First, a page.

“I am an English teacher of 9th – 12th grade students in a Philadelphia high school.”
What is the most important thing you feel is important to prepare upcoming graduates with?
“The sense of the real world. Most students these days seem to live in a world without consequence. They seem to do whatever they want, knowing there will be next-to-no repercussions.”
What percentage of students, would you say, really know what they want to do for a living?
“I think quite a few of them do… much more so than we did at their age. The ability and ease of finding out information, I believe, really helps a lot of them get a handle on what they would like to do and what’s out there for them. I find myself often saying things like “That’s a job?! Why didn’t any “career counselor” ever tell me about that. I would have LOVED to do that.” (e.g. Traveling food critic, voice-over actor…)”
What makes you feel like you’ve succeeded in preparing a student for college/future?
“I sometimes get emails or Facebook messages from former students actually thanking me for having been so hard with them. They find themselves far above their peers when they get to college. I’ve even had a few inform me their first-year composition professors tell them they no longer have to come to class because whoever taught them did a decent job… so that’s nice.”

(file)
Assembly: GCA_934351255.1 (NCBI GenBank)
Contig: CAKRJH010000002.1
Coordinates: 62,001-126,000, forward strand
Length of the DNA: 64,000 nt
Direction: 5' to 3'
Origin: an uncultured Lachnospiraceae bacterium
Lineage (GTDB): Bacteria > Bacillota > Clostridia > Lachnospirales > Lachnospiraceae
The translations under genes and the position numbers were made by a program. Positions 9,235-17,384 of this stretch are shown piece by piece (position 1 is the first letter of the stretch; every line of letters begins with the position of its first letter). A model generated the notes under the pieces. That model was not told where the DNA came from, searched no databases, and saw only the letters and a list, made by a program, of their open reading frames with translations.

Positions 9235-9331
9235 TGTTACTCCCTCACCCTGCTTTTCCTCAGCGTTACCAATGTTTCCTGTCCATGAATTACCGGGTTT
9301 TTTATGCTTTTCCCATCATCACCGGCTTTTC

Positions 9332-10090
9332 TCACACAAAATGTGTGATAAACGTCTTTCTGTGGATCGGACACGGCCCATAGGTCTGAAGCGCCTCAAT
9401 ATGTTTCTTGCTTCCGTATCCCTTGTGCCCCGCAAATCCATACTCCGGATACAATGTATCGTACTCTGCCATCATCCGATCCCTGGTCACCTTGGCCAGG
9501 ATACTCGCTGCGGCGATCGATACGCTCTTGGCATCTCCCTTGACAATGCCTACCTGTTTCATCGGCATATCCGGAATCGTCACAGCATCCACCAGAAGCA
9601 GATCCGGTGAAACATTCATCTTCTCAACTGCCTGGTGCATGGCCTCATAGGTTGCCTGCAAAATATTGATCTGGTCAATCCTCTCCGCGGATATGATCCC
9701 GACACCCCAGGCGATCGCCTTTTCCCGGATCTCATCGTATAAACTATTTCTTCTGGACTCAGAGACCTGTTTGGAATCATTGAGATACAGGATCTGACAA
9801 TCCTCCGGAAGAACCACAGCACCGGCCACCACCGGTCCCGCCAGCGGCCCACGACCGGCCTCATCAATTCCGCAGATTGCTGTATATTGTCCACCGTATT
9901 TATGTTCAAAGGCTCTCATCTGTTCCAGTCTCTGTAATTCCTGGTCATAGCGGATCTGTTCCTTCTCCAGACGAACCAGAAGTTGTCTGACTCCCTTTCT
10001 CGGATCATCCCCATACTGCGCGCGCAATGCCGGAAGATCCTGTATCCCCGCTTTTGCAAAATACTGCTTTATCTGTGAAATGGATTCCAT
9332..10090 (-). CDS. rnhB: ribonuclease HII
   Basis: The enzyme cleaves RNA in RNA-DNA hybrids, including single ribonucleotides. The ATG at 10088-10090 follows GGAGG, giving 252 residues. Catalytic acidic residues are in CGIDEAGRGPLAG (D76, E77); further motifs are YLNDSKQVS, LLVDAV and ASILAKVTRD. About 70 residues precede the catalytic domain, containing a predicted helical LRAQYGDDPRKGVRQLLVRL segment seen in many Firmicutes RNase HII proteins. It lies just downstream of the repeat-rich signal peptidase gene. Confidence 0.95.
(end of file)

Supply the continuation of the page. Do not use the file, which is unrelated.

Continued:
Do any students stand out in your memory? Why?
“Honestly, too many to mention and for reasons as varied as the people. You spend four years with these people and watch them grow and transform. I am also lucky enough to work in a school that embraces individuality and truly allows them to be themselves. This question has brought a lot of them to the forefront of my mind though. Thanks for that.”
What advice would you give to students that are preparing to start their future?
“Be passionate about SOMETHING! Apathy and complacency have taken over much of the younger generations. That needs to change. Find something you love and pursue it. Don’t care about the money, because then you’ll only be rich and miserable. Money doesn’t buy happiness, it just buys stuff to distract you from how unhappy you are.
I would also like to add that just because a word ends in a vowel does NOT mean it requires an apostrophe to make it plural.”